Roofing Questions...

As shingles blow off of my aging roof in high wind storms, I'm preparing to have someone install a new roof...
Given that it's cheaper to just lay a new layer on top of the old, what are the Pros and Cons of laying roof down on top of the old, versus stripping the old layer off first?
Thanks
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Hi, Removing old layer is prefered. You can inspect underneath for possible trouble spot damaged sheathing, etc. and no extra weight. You already lost some blown off. Tony
SJP wrote:

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to
are
stripping
There is equity in them thar homes! Do not do things "cheaper". It will almost always come back and bite you.
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to
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Cheaper in the long run maybe, but sooner or later you or someone else will have to strip the roof back, as most areas won't allow more than one old layer of roofing. Next roof job you will for sure have to strip, and you will have twice as much debris to dispose of. Over time, this will only get more expensive. Plus, you will get a look at your roof boards, and can see if how good of shape they are. You may have some rotting. Better to catch that now that hide it for another decade or two.
Unless you are planning on selling in the next few years, I'd do it right the first time.
Dave

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DaveG wrote:

I suggest you look at the info on the roofing material and consult your local building code people. Roofing over the original roofing is certainly approved in many places, in fact, roofing over it twice may be acceptable. The primary problem is the weight of the material and after 3 layers you may exceed the weight capability of the roof.
You don't need to take the original layer off to tell the condition of the roof sheathing. If it gives a lot walking on it, it needs replacement. A little flex is of no concern. If the sheathing is rotting (why would it rot if the roof doesn't leak and their is adequate ventilation?) you will certainly know it when you walk across it. Deterioration, not necessarily rotting, is the main concern. Roof sheating commonly lasts for 50 years. It's all those holes from reroofing that ruins the sheathing.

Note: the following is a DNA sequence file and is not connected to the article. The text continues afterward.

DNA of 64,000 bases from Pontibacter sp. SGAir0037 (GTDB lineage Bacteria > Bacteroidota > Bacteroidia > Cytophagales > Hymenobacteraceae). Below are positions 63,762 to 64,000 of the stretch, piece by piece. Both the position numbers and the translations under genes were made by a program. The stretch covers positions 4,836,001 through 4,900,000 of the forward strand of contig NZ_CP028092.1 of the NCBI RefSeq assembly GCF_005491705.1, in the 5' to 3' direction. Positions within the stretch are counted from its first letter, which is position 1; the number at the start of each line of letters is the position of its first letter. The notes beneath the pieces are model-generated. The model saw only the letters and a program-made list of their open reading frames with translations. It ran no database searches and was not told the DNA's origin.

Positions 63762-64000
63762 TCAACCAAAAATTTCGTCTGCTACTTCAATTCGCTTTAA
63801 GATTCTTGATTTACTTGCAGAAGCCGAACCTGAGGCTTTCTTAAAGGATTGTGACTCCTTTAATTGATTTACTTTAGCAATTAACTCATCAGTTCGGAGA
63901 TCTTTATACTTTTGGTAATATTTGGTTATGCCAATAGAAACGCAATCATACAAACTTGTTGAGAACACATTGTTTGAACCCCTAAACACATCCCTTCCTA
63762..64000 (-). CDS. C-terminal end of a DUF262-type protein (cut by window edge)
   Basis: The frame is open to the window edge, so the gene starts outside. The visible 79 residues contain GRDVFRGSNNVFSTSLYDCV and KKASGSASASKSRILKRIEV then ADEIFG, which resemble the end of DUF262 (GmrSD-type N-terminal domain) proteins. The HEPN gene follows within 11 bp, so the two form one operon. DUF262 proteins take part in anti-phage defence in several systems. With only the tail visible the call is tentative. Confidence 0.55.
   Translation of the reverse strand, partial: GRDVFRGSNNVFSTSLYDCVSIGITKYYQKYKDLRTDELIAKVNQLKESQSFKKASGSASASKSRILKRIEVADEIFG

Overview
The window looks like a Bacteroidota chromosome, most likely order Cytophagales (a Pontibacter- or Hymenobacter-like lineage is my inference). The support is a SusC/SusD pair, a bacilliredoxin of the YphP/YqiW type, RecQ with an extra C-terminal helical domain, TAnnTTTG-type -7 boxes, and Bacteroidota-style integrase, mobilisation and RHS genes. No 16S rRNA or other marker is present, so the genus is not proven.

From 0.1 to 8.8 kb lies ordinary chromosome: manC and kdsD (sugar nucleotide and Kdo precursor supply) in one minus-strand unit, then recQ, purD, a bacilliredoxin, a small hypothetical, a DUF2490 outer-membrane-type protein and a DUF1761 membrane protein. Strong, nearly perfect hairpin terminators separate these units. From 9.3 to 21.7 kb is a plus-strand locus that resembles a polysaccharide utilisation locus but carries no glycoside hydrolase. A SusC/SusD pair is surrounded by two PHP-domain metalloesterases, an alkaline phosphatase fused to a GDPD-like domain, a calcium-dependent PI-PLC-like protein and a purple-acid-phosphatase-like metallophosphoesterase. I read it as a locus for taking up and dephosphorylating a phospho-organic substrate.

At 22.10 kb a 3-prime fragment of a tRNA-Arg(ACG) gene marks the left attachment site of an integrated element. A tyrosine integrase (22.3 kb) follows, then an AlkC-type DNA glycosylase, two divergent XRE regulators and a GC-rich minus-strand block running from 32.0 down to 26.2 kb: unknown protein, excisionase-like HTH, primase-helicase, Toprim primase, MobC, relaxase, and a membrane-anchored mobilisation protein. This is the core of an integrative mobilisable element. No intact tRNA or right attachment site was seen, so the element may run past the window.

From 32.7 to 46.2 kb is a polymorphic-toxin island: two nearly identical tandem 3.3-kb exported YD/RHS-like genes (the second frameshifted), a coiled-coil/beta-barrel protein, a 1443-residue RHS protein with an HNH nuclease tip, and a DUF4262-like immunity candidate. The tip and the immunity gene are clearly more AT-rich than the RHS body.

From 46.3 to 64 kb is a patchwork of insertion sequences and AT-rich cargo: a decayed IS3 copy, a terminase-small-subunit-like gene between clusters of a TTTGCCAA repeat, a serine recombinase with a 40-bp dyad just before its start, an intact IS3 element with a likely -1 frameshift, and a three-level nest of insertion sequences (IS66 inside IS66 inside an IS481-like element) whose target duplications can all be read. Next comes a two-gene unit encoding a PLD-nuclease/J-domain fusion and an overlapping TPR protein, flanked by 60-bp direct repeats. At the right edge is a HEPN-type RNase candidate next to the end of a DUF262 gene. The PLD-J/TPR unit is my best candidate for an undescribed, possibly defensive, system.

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On Sun, 16 Nov 2003 01:22:16 GMT, "George E. Cawthon"

Yes. In New York, effective January 2003 (just this year), the state requires that no more than two layers of roofing material be allowed on a roof. This meant that I had to strip off all three old roofs from my 1930s house before I could reroof with new sheathing (decking), felt, ice and water shield, and 30-year architectural shingles. But that's ok because I would have done so anyway just to make sure I had a sound safe roof.
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Stripped roof will last about 25 yrs an unstripped roof about 15 maybe 20yrs.Do to heat build up etc.
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PoCambo wrote:

Bull! Think about where the heat come from and how an additional layer cause more heat? Do the manufactures of roofing materials decrease the guaranteed life if applied over an existing roof? It says other things about the gurantee on my roofing packages, but it doesn't say that.
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- SJP -

preparing to

what are

stripping
- Nehmo - If there is only one layer [1] of shingles currently on the roof. If the existing job was reasonably well done - proper exposure, straight courses. If there are only a few shingles missing. If the existing shingles aren't curled.
Then re-roof. Use the butt-up method.
Re-roofing is easier, safer, takes less time, and makes for less risk if rain catches you during the job. And, of course, re-roofing is substantially cheaper. In this situation, "cheaper" doesn't equate to inferior.
[1] All codes that I've looked at allow three layers.
-- ******************** * Nehmo Sergheyev * ********************
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It all depends on your budget. If you have lots of extra cash then rip off the old and have a new roof installed. If you're on a budget and the old rood didn't leak then you can go ahead and re-roof. I know lots of people with two layers of roof with no problems. If your old roof is curling up then you may have a problem. Also, if you walk around the roof and there are many spongy areas then you will have to rip off the old. I piad 1,500 for a new roof - if I had to have the old roof ripped off the new roof would have been double the price I paid.
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Thanks for all the replies. I guess it's left to me to determine whether or not it's worth it to increase the cost just to get a look at how things are underneath. We don't have any leaks, but we do have some ants in the summer. I'll see how much the guy wants and then go from there. Thanks again.

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SJP wrote:

Large ants in the attic? May be carpenter ants, which are a pretty sure sign of damaged wood. I like doing things right - especially when it involves someone else's money :o) Bite the bullet, tear off the old roof, put the new one on right and then relax for the next 20 years, or so. Get a termite inspection done while you're at it. If shingles are blowing off, you are overdue to get a new roof. Ask a couple of neighbors, with the best looking older roofs, for product and contractor referrals. Good luck.
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